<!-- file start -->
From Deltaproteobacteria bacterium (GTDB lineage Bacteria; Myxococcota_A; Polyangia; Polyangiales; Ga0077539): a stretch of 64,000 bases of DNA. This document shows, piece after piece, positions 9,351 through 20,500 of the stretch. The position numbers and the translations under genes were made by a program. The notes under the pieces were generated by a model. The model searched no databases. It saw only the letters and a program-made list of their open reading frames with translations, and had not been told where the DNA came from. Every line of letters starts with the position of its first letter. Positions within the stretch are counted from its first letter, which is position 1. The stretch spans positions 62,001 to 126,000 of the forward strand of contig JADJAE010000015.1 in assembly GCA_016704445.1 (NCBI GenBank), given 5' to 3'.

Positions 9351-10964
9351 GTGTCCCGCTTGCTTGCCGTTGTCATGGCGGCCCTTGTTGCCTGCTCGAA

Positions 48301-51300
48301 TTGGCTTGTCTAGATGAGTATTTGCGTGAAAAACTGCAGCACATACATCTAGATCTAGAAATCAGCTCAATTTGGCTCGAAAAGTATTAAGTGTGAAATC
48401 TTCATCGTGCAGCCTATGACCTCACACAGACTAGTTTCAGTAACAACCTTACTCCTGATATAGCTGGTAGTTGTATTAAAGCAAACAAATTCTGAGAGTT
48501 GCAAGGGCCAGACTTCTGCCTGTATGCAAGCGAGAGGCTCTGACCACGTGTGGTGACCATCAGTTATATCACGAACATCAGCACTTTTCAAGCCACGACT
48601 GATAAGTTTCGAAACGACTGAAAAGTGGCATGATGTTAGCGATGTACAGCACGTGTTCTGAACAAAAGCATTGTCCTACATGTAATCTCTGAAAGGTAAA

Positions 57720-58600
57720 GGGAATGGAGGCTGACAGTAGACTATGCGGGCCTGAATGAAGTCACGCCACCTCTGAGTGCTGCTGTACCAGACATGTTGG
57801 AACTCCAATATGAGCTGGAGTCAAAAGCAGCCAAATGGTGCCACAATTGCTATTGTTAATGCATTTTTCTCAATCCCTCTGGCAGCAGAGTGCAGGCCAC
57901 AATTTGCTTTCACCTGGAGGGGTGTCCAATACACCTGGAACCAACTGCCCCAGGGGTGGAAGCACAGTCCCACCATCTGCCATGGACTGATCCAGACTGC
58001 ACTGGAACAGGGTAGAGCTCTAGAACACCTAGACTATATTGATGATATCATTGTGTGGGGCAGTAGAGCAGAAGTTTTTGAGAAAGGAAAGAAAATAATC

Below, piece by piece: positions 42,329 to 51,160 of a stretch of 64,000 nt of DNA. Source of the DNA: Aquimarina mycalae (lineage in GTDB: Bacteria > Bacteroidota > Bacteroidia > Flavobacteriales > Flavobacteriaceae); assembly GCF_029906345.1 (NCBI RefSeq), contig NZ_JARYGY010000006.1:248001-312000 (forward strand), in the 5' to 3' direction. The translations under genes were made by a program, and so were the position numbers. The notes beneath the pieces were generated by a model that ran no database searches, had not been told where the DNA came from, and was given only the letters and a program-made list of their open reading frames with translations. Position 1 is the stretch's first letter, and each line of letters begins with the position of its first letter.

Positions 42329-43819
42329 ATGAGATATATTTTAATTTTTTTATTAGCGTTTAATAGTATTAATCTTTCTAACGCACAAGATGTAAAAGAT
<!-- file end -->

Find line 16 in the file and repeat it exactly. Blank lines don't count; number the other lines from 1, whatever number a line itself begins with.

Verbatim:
42329 ATGAGATATATTTTAATTTTTTTATTAGCGTTTAATAGTATTAATCTTTCTAACGCACAAGATGTAAAAGAT